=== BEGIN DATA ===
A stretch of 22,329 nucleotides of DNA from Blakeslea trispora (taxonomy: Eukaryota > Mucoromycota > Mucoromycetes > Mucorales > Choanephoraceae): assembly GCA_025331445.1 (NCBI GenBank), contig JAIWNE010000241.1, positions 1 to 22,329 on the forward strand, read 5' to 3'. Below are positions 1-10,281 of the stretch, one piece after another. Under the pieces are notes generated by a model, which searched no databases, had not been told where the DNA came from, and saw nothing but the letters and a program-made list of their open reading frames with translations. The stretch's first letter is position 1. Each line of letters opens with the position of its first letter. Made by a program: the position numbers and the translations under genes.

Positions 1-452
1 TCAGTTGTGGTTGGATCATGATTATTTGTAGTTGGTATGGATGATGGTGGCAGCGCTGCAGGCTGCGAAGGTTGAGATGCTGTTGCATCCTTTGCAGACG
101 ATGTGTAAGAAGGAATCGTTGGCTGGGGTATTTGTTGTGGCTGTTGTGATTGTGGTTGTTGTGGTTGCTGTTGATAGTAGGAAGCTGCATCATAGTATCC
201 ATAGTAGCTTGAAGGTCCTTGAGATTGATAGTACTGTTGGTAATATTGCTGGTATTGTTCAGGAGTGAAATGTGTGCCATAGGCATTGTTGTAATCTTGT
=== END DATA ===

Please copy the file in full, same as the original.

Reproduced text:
A stretch of 22,329 nucleotides of DNA from Blakeslea trispora (taxonomy: Eukaryota > Mucoromycota > Mucoromycetes > Mucorales > Choanephoraceae): assembly GCA_025331445.1 (NCBI GenBank), contig JAIWNE010000241.1, positions 1 to 22,329 on the forward strand, read 5' to 3'. Below are positions 1-10,281 of the stretch, one piece after another. Under the pieces are notes generated by a model, which searched no databases, had not been told where the DNA came from, and saw nothing but the letters and a program-made list of their open reading frames with translations. The stretch's first letter is position 1. Each line of letters opens with the position of its first letter. Made by a program: the position numbers and the translations under genes.

Positions 1-452
1 TCAGTTGTGGTTGGATCATGATTATTTGTAGTTGGTATGGATGATGGTGGCAGCGCTGCAGGCTGCGAAGGTTGAGATGCTGTTGCATCCTTTGCAGACG
101 ATGTGTAAGAAGGAATCGTTGGCTGGGGTATTTGTTGTGGCTGTTGTGATTGTGGTTGTTGTGGTTGCTGTTGATAGTAGGAAGCTGCATCATAGTATCC
201 ATAGTAGCTTGAAGGTCCTTGAGATTGATAGTACTGTTGGTAATATTGCTGGTATTGTTCAGGAGTGAAATGTGTGCCATAGGCATTGTTGTAATCTTGT